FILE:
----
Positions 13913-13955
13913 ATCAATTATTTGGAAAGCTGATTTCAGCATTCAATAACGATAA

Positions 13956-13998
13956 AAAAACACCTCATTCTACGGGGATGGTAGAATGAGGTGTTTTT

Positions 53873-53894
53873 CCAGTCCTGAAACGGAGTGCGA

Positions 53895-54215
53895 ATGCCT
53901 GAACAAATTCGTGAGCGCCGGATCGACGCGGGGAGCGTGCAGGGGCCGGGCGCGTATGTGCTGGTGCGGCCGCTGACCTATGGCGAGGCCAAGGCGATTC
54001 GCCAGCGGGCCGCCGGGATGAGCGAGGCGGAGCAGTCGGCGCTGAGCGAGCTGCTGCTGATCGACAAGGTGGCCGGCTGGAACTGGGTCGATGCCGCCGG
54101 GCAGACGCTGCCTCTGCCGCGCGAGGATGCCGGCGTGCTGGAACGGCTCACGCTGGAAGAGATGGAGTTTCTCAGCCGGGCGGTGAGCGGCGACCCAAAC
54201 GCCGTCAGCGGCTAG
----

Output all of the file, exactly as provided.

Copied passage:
Positions 13913-13955
13913 ATCAATTATTTGGAAAGCTGATTTCAGCATTCAATAACGATAA

Positions 13956-13998
13956 AAAAACACCTCATTCTACGGGGATGGTAGAATGAGGTGTTTTT

Positions 53873-53894
53873 CCAGTCCTGAAACGGAGTGCGA

Positions 53895-54215
53895 ATGCCT
53901 GAACAAATTCGTGAGCGCCGGATCGACGCGGGGAGCGTGCAGGGGCCGGGCGCGTATGTGCTGGTGCGGCCGCTGACCTATGGCGAGGCCAAGGCGATTC
54001 GCCAGCGGGCCGCCGGGATGAGCGAGGCGGAGCAGTCGGCGCTGAGCGAGCTGCTGCTGATCGACAAGGTGGCCGGCTGGAACTGGGTCGATGCCGCCGG
54101 GCAGACGCTGCCTCTGCCGCGCGAGGATGCCGGCGTGCTGGAACGGCTCACGCTGGAAGAGATGGAGTTTCTCAGCCGGGCGGTGAGCGGCGACCCAAAC
54201 GCCGTCAGCGGCTAG